Proceedings of the Workshop on "The Situation in Ukraine ahead of the 2012 Parliamentary Elections and the Preparation of these Elections"

31-10-2012

The workshop ‘The situation in Ukraine ahead of the 2012 parliamentary elections and the preparation of these elections’, organised under the patronage of the Foreign Affairs Committee (AFET) and the Delegation for relations with Ukraine, took place on 11 October 2012 in the European Parliament. The workshop aimed at facilitating an exchange of views about the general political context in Ukraine and progress made in terms of democratic reform. Participants discussed issues related both to the overall political background and the preparation of the elections. Over the past two years, the Ukrainian political system has been characterised by a constitutional restoration of the semi-presidential system. In parallel, plurality in the media has decreased and the political atmosphere is further tensed by a selective use of justice. Another issue is the use of administrative resources during electoral processes, which is reported to be widespread by the OSCE. The recent electoral reforms reinstated a mixed system in which half the seats (225) are filled through proportional representation and half (225) in single-member districts with a 5 % threshold. Nonetheless, the new electoral law has been criticised by the Venice Commission and the OSCE. Although adopted with the support of the opposition, electoral legislation is characterised by inconsistencies and lack of clarity, e.g. on the right to challenge the election’s results. Experts and participants also analysed the way in which the campaign is conducted and discussed the possible outcomes of the election. While the current authorities cannot rely upon a strong economic record to boost their electoral performance, the opposition does not have a greater credibility in terms of managing the economy. The Party of Regions has retained a high degree of cohesion and has managed to conduct a very effective campaign, whereas Baktivshchyna (Fatherland) has been weakened by the selective use of justice and its campaign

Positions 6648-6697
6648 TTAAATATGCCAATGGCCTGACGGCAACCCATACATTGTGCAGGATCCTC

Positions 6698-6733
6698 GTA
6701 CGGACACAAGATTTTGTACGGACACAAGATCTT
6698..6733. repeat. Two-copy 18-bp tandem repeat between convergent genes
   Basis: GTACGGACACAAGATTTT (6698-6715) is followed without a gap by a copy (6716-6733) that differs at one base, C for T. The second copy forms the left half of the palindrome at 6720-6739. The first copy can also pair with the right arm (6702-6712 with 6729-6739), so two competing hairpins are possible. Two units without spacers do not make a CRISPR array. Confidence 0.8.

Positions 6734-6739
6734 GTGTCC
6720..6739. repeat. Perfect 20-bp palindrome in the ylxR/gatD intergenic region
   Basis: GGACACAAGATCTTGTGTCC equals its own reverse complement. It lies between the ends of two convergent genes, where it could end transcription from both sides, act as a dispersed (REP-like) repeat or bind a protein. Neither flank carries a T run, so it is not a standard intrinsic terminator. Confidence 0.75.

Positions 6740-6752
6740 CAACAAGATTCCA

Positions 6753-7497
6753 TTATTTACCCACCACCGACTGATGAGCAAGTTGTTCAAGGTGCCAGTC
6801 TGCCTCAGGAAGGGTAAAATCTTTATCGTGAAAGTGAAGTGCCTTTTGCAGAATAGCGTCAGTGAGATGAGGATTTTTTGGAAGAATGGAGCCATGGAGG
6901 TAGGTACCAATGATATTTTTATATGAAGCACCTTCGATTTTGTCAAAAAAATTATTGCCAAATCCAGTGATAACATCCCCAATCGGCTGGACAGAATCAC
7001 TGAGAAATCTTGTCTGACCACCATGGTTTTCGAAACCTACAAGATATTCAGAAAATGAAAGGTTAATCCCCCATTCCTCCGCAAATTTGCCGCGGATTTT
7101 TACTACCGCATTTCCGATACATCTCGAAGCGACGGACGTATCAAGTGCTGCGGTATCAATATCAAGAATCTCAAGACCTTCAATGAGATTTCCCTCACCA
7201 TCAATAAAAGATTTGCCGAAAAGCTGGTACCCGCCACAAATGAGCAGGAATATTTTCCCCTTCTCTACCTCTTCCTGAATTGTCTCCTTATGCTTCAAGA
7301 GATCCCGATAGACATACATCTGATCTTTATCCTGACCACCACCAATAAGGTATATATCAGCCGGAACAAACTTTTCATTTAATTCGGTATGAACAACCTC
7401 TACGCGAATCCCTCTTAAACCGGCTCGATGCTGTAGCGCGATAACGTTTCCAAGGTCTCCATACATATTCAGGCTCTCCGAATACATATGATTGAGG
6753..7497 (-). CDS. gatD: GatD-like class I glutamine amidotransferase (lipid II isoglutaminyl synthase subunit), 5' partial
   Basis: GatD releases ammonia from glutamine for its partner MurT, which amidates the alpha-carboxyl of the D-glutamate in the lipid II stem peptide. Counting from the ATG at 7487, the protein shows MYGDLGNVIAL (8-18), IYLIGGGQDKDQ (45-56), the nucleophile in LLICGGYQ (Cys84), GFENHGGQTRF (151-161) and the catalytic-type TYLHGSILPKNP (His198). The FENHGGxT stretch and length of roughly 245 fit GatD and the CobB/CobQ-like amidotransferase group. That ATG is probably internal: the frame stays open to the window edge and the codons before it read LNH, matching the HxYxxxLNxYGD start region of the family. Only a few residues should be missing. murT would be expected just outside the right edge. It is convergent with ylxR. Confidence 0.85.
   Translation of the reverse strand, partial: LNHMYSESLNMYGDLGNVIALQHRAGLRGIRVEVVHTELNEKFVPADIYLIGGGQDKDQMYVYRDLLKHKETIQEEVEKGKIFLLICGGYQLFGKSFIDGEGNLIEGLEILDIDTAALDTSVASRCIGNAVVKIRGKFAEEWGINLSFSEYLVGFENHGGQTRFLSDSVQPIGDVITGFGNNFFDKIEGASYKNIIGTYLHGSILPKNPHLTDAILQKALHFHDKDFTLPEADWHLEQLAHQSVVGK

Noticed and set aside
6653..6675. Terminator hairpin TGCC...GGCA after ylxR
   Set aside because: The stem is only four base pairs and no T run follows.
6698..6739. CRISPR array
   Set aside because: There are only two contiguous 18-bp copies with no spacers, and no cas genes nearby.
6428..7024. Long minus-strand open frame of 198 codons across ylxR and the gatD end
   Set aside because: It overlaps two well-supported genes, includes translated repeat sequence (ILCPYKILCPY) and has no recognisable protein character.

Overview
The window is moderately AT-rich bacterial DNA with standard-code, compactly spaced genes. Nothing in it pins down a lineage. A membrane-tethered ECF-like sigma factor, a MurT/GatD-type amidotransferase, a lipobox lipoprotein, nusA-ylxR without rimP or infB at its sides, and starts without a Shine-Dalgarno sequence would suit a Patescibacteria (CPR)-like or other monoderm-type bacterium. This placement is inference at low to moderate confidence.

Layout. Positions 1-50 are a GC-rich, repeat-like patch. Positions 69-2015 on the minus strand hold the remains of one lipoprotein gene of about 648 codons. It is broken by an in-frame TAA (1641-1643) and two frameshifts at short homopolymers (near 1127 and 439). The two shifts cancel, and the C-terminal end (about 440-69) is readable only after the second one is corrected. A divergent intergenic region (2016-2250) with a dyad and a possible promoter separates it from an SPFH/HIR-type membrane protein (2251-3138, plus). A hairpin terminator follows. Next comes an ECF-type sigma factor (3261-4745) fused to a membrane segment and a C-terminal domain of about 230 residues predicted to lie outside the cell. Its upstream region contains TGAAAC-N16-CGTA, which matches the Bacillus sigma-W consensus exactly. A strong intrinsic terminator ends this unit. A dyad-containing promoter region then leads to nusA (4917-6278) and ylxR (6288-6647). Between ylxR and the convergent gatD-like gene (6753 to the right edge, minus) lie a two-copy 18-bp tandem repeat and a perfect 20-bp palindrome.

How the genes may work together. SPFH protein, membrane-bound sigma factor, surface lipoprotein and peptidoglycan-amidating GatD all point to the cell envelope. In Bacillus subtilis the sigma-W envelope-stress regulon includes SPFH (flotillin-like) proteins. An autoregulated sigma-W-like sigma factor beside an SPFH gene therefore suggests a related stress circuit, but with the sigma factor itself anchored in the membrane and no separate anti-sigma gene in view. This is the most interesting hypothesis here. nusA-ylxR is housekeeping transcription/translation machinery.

The workshop ‘The situation in Ukraine ahead of the 2012 parliamentary elections and the preparation of these elections’, organised under the patronage of the Foreign Affairs Committee (AFET) and the Delegation for relations with Ukraine, took place on 11 October 2012 in the European Parliament. The workshop aimed at facilitating an exchange of views about the general political context in Ukraine and progress made in terms of democratic reform. Participants discussed issues related both to the overall political background and the preparation of the elections. Over the past two years, the Ukrainian political system has been characterised by a constitutional restoration of the semi-presidential system. In parallel, plurality in the media has decreased and the political atmosphere is further tensed by a selective use of justice. Another issue is the use of administrative resources during electoral processes, which is reported to be widespread by the OSCE. The recent electoral reforms reinstated a mixed system in which half the seats (225) are filled through proportional representation and half (225) in single-member districts with a 5 % threshold. Nonetheless, the new electoral law has been criticised by the Venice Commission and the OSCE. Although adopted with the support of the opposition, electoral legislation is characterised by inconsistencies and lack of clarity, e.g. on the right to challenge the election’s results. Experts and participants also analysed the way in which the campaign is conducted and discussed the possible outcomes of the election. While the current authorities cannot rely upon a strong economic record to boost their electoral performance, the opposition does not have a greater credibility in terms of managing the economy. The Party of Regions has retained a high degree of cohesion and has managed to conduct a very effective campaign, whereas Baktivshchyna (Fatherland) has been weakened by the selective use of justice and its campaign

Externý autor

Laure DELCOUR (IRIS, France)